Have the Tatmadaw troops stopped their project yet?
No, they did not. They might have another plot against us [local civilians] that we cannot know.
If the Tatmadaw do not withdraw their troops, what problems will the local community face?
Local community members work on their farms for their families’ livelihoods. If the Tatmadaw does not withdraw their troops, there will be a lot of major [livelihoods] challenges facing us. They want to construct a military road [in our area], but we [local civilians] did not allow it. The Tatmadaw does not have to construct a road [without the permission of civilians] because we can construct our road when we need it.
Where does Tatmadaw want to construct a road?
The road [that Tatmadaw wants to build] will be from here Ler Mu Plaw [village tract] to Kay Pu [village tract].
Did you receive prior information that [Tatmadaw] intended to build a road?
I just heard people saying that the Tatmadaw would construct a military road. We did not know what the details were or when they wanted to build the road. The Tatmadaw entered [to Ler Mu Plaw area] immediately without prior notice. They also put letters beside the civilian road saying that they will not shoot local villagers. They also asked villagers to meet them. When local community members went to the place described in the letter, they did not see them. The Tatmadaw troops that put the letters up are not the same troops that are currently constructing the road.
What is your husband’s name?
Saw O Moo.
How old was he?
He was 45 years old.
Do you want to give us more information about your husband’s murder?
People are looking for him [Saw O Moo’s body] but they have not found it yet. Tatmadaw [soldiers] are untrustworthy because they are not loyal [to civilians]. They shot my husband. People looked for him [Saw O Moo’s body] after the incident, but we could not find him anywhere. Tatmadaw reported all of the objects they seized from my husband [in a statement they released], but they did not say anything about his body or the location of his grave.
What materials did the Tatmadaw get [according to their statement]?
The Tatmadaw reported that they arrested [Saw O Moo with] a video camera, a phone, an audio recorder, and a Burma/Myanmar Identification Card.
Did Tatmadaw send these materials back [to you]?
No, they did not. They [Tatmadaw] also stated that: "They ordered him [Saw O Moo] to stop, but he did not stop so they shot him." I confidently believe that it is not true. He did not run away any further because many of the bullets hit the bamboos and trees, and there was major bleeding at the incident place so how could he have kept running. The fact is that Tatmadaw hid my husband’s body. I am extremely unhappy that I cannot see his body and organise a proper funeral for him according to our animist tradition.
Have you reported your husband’s murder to any authorities? For example, did you report it to the Burma/Myanmar government authorities, KNU authorities or any other organisations?
I strongly urge Tatmadaw to withdraw their troops from my area so that local civilians can work on our farm in peace. Tatmadaw forces must not be based in our area anymore.
Have you asked for compensation from Tatmadaw forces for your husband’s murder?
No, I have not. Even if I ask them to resurrect my husband, they definitely cannot do it so I urged them [Tatmadaw] only one thing to go back [withdraw their troops].
What would you want the Tatmadaw to do as compensation for your husband’s murder?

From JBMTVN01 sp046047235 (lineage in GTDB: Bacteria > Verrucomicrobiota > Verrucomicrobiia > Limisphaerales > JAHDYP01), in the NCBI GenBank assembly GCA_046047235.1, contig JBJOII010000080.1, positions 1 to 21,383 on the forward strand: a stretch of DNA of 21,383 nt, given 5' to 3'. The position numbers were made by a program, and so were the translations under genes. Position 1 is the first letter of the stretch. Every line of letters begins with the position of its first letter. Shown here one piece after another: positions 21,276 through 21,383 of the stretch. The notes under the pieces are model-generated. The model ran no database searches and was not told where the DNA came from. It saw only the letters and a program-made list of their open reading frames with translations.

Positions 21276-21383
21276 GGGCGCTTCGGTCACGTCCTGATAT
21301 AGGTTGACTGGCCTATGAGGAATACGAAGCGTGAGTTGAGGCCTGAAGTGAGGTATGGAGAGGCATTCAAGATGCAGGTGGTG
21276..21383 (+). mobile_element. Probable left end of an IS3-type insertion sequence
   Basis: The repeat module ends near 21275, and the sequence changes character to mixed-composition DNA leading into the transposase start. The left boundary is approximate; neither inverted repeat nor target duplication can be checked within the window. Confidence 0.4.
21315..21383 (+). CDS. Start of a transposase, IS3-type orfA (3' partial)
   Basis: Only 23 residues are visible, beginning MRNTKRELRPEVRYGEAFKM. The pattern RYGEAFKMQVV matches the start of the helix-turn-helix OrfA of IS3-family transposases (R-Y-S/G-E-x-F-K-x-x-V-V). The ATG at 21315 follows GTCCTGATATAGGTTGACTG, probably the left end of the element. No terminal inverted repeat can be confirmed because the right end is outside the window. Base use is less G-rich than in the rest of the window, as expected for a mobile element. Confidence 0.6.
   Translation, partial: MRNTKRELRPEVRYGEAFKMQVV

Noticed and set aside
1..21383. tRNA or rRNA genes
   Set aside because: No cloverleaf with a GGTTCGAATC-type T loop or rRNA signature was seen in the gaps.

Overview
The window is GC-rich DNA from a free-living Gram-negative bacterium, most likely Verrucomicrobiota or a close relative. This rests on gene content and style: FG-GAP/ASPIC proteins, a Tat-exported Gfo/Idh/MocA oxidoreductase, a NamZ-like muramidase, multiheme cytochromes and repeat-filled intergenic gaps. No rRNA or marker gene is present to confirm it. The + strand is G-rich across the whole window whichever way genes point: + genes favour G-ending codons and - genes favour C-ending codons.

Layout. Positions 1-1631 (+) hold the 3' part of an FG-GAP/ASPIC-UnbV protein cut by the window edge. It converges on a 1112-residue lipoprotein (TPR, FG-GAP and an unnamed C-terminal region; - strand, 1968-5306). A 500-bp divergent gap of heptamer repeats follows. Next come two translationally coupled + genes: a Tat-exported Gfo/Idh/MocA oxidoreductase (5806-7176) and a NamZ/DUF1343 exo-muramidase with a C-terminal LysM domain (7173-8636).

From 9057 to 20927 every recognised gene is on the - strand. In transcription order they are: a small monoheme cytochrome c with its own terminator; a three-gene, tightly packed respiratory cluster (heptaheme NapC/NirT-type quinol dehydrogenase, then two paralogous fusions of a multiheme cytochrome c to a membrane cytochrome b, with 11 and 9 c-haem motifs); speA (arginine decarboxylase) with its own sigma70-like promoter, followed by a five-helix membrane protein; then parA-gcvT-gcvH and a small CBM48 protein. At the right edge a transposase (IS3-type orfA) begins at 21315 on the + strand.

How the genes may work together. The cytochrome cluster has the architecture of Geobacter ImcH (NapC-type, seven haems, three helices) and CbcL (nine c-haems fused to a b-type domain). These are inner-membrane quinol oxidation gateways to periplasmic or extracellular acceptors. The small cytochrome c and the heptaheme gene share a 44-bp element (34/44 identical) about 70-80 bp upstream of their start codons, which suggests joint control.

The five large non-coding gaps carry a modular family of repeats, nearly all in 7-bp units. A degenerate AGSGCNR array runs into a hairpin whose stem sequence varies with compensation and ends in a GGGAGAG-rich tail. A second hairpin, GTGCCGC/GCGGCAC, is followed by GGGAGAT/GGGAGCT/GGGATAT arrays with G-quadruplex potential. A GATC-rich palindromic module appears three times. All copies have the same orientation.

I do not want any compensation money from Tatmadaw. They murdered my husband so they must go back [withdraw their troops from my] area. I strongly urge them to withdraw all of their troops. I do not want to see them in my area. This is my desire and I just want to live with my family and friends in peace without Tatmadaw.
I am happy to pay money to them, around 3,000,000 kyats, with the support of my friends so that they withdraw from my area. I want to urge the Tatmadaw to withdraw from my area because I want peace; I want to live with my family in peace and for other civilians to live in peace on their land.
What are the difficulties facing your family? Such as healthcare services or others.
I am happy when I see all my children healthy. Because I am currently displaced in the forest, the biggest problem I am facing is when my children are sick. I cannot access help from my relatives or help them. If I can return to my village, I could easily access help from my relatives and help them with anything.
Could you please describe your experience for me?
My mother passed away when I was a child so my father raised us [my siblings] alone. We [Saw O Moo and I] fell in love so we married each other and worked [on our farm] together for our livelihoods. We always helped each other and now, he left us [Tatmadaw murdered him] so I have to raise my seven children alone in difficulty.
How did your mother pass away?
She was accidentally killed with a gun. The gun was accidentally fired when my innocent younger brother was playing with it. At the time, my youngest sibling was only 6 months old and now is 22 years old. I have ten siblings and I had to raise my younger siblings with my father during the conflict. We also had to flee for our lives and faced the same difficulties we are currently facing. We did not have enough rice [food] in the hiding site.
Whose gun and what kind of gun killed your mother?
It was musket that we used for hunting wild animals.
Could you please explain how this incident happened?
My five-year-old brother played with that musket so it was fired and accidentally hit my mother when she was collecting vegetables. My brother was too young so he did not know what happened.
Did the people put the musket close to your brother?
My mother took my father's musket when she was collecting vegetables on our farm. She put the musket in the farm tent when she arrived at the farm and then she started collecting vegetables. My brother was too young so he played with the musket and the musket accidentally fired out and hit my mother.
How old were you?
I was around 12 years old.
Do you have any other information that you would like to provide us?
As I already mentioned, I am calling for Tatmadaw army troops to withdraw from my area. Only then, I will be able to live in peace and prosperity. Tatmadaw murdered my husband and I had to flee into the forest and face many difficulties with my young children. If the Tatmadaw leave my area, we can return to our land and my children can live in peace. They [the Tatmadaw] must go back. They must go back. This is my biggest desire.
Can we use the information that you have provided us for publication?
You can use it for good purposes, but I do not want this information to be used [in any way that benefits or helps] the Tatmadaw.
We will publish the information that you have provided us so that stakeholders and the international community can learn about the human rights abuses committed by the Tatmadaw. Thank you.